Advanced

Downstream effects of master regulators in two brain diseases.

Braun, Sebastian LU (2012) In Lund University, Faculty of Medicine Doctoral Dissertation Series 2012:64.
Abstract
In paper one, we investigated how the pharmacological activation and inhibition of the glucocorticoid system

affects lifespan and symptoms in a mouse model for RTT. We performed a long-term drug treatment study with

the GR activator corticosterone and the GR inhibitor RU486 under which we measured the lifespan and onset

of RTT-like symptoms of male Mecp2-null and female Mecp2 heterozygous mice in comparison to untreated

mutant and to treated and untreated wild-type animals. We could demonstrate that activation of the

glucocorticoid hormone system reduces the lifespan of Mecp2-/y mice and the symptom-free lifetime of

Mecp2+/- mice and that treatment with the GR inhibitor RU486 has an... (More)
In paper one, we investigated how the pharmacological activation and inhibition of the glucocorticoid system

affects lifespan and symptoms in a mouse model for RTT. We performed a long-term drug treatment study with

the GR activator corticosterone and the GR inhibitor RU486 under which we measured the lifespan and onset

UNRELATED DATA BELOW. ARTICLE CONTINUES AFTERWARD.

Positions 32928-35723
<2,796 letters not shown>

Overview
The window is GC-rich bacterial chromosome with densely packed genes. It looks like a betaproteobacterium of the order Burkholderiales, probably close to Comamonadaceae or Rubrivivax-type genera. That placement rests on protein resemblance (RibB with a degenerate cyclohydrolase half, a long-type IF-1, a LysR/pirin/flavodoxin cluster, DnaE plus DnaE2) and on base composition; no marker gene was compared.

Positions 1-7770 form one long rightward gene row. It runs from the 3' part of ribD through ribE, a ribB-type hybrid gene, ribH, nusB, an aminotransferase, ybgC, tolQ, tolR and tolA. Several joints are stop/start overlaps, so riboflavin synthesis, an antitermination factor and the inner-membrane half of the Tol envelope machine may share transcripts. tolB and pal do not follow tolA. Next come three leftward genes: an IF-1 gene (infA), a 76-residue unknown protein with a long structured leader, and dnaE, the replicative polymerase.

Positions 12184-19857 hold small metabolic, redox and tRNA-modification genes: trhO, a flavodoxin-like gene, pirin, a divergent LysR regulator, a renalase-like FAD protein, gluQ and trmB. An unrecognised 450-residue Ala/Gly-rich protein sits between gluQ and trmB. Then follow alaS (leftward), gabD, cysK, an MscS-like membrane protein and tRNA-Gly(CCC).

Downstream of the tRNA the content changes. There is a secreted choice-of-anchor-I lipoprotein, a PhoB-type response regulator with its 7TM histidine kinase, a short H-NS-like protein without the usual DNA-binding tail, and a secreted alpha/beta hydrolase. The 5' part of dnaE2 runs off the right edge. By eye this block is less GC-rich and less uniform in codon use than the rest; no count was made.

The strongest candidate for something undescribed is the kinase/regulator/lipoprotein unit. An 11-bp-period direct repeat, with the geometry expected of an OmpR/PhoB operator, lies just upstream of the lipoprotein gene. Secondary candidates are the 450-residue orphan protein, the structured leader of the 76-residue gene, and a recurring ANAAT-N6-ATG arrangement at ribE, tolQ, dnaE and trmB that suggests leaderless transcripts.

of RTT-like symptoms of male Mecp2-null and female Mecp2 heterozygous mice in comparison to untreated

mutant and to treated and untreated wild-type animals. We could demonstrate that activation of the

glucocorticoid hormone system reduces the lifespan of Mecp2-/y mice and the symptom-free lifetime of

Mecp2+/- mice and that treatment with the GR inhibitor RU486 has an opposite effect as it prolongs the

lifetime until symptom onset for Mecp2+/- mice and improves motor functions of Mecp2-null male mice. Our

findings provide evidence for the contribution of the glucocorticoid hormone system to RTT motor symptoms

and suggests this system as a potential therapeutic target for RTT. In paper two and three, we focused on the